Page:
Africa's 'lions on the move': the continent’s legal infrastructure is hampering economic progress
In 2010, McKinsey published a report on Africa titled ‘Lions on the Move: The Progress and Potential of African Economies’. According to the report, Africa’s collective economy grew at 4.9 per cent annually from 2000 to 2008, twice as fast as the preceding two decades.
Africa is the third fastest growing economic region in the world, after emerging Asia and the Middle East. The continent’s combined economic output, valued at $1.6tn in 2008, is now roughly equal to Brazil’s or Russia’s. Africa offers investors the highest rate of return of any developing region.
America’s interest rate rise in December has resulted in the flight of capital from the African region; prior to the Fed’s announcement, a number of economies in the region experienced slower economic growth, partly due to a reduction in the value of commodities – on which most African countries rely – reduced China demand due to its slowing economy, and the fall in oil prices, reducing revenue to many old and new oil producers.
The net effect was deterioration in African currencies, with Zambia leading the way with a substantial drop in 2015. African economies can, nevertheless, sustain these shocks if there are true fundamentals supporting the growth – with solid bedrock: the rule of law. These fundamentals cannot exist in a vacuum and the rule of law is an indispensable foundation of economic architecture. Therefore, any assessment of African growth must take these criteria into account before rosy assessments can be made.
"Legal infrastructure projects are usually a small appendage to the larger mostly physical infrastructure programmes
Currently, the emphasis, when measuring economic development across Africa, is placed upon the rapid development of physical infrastructure – basically, electricity, water projects, rail, hospitals, schools, and other physically visible development. There is less attention to the development of the softer infrastructure, less visible yet indispensable to sustainable economic development. This may be a factor of multilateral and bilateral development lending which is generally keen to show results in the typical five- to ten-year programmes.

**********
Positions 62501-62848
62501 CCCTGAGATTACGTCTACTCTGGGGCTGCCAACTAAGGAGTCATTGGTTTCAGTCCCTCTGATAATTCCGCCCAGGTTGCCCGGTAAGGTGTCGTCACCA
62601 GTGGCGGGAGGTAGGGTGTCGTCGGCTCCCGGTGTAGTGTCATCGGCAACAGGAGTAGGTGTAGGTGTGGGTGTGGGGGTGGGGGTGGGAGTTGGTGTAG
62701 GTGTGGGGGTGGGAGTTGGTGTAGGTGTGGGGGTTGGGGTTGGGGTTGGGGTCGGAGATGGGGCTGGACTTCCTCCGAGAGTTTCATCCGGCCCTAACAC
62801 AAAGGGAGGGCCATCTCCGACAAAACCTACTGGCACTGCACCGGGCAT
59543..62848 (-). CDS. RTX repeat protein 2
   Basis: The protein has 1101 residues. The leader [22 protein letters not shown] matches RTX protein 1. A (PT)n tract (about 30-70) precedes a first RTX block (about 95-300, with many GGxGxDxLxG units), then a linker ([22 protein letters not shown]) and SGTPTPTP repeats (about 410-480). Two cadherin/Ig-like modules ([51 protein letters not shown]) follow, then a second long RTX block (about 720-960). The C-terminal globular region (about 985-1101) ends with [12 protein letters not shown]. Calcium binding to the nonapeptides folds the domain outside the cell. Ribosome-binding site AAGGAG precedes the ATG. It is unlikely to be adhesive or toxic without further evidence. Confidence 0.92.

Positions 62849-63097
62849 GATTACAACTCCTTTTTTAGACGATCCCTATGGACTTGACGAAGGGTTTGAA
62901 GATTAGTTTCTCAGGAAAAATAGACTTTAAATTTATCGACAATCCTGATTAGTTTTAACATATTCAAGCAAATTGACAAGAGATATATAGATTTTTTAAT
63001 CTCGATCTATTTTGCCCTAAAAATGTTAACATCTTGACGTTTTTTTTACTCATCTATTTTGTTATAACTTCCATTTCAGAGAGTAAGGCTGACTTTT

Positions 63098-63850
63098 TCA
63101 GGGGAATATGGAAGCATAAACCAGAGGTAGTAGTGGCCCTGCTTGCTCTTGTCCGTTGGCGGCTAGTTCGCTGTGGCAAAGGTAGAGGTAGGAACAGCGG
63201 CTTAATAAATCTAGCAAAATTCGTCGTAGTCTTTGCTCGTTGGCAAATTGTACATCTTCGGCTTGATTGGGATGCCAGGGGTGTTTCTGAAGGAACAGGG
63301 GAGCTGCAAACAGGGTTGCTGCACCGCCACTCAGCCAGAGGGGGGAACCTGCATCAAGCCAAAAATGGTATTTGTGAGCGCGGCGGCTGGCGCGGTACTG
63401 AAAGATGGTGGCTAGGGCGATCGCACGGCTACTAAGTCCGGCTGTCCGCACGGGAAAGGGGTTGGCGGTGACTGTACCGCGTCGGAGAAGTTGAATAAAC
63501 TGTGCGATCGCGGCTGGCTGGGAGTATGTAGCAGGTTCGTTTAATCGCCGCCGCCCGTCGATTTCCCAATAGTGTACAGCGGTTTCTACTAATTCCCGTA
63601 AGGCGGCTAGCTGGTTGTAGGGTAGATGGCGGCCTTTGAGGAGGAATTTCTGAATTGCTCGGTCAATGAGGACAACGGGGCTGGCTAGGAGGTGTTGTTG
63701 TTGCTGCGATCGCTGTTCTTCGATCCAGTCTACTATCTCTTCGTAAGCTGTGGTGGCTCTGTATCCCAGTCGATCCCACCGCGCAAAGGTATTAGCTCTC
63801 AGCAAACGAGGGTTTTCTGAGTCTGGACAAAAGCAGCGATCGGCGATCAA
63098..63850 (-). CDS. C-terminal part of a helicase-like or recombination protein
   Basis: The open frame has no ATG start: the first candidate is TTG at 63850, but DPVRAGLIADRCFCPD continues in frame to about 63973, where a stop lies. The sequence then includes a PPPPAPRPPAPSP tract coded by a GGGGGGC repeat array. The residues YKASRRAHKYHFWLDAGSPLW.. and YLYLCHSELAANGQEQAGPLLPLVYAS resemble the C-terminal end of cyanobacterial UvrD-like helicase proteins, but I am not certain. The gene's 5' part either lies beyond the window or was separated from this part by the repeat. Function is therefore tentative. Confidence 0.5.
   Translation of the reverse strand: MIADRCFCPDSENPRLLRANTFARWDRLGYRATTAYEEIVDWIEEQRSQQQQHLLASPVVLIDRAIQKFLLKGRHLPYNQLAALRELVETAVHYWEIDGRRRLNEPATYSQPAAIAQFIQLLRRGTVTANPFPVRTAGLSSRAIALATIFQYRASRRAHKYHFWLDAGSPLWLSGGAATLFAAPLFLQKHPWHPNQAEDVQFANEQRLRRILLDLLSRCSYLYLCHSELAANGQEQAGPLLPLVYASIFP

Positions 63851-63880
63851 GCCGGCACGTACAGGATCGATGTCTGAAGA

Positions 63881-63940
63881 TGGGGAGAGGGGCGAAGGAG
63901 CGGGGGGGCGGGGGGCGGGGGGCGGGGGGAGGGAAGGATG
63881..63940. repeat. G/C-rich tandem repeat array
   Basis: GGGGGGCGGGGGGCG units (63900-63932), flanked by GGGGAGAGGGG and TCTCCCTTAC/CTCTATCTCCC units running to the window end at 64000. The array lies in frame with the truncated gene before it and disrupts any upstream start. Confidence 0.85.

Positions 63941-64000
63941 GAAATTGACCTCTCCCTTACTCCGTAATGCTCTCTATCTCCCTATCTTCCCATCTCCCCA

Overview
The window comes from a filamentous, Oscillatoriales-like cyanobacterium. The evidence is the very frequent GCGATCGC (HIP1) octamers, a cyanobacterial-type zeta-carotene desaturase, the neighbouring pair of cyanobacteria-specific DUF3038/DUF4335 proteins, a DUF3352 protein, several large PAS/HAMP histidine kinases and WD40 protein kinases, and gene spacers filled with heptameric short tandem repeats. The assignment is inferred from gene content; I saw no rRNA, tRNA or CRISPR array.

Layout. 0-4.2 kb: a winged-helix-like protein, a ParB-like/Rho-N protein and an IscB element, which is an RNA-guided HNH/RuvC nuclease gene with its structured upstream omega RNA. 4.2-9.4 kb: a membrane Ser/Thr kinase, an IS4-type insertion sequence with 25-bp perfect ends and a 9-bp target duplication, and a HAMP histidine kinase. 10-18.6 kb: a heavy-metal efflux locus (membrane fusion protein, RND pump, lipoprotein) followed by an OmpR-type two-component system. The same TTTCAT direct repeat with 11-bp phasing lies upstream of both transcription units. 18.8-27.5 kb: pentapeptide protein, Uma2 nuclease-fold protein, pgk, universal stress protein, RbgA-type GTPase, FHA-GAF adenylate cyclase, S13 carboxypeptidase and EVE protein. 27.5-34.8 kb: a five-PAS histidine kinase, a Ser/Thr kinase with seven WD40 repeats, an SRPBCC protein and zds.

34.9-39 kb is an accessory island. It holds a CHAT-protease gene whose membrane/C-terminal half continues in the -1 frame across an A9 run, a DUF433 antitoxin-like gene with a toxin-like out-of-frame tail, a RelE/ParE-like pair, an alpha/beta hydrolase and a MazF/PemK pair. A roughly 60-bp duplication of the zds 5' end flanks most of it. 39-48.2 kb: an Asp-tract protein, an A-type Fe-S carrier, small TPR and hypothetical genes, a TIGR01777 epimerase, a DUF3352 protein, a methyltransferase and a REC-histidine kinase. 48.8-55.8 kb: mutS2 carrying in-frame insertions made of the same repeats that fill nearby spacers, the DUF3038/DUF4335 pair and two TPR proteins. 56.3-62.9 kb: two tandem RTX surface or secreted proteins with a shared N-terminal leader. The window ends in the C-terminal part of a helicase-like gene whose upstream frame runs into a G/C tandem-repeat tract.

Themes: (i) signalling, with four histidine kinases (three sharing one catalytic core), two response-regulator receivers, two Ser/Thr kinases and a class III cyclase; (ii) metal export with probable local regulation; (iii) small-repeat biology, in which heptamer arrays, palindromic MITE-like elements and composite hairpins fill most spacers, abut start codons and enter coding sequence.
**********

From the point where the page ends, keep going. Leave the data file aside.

Legal infrastructure projects are usually a small appendage to the larger, mostly physical infrastructure programs, and very rarely will you see a self-standing major legal infrastructure programme. The long-term effect is unsustainable economic growth not based upon a solid rules-based system.
Current legal infrastructure on the African continent is characterised by inadequate legal education, ineffective adjudicative and registry systems, rampant corruption, and an unrealised harmonised commercial legal framework just to mention a few of the major issues. I address each of these below.
Across the region, law schools are in serious disrepair. In most of the institutions, faculty are inadequately trained and therefore unprepared to lecture effectively. This contrasts starkly with Western institutions, where a premium is placed on a long and extensive background in a legal practice area, coupled with some history of scholarship, a strong academic background.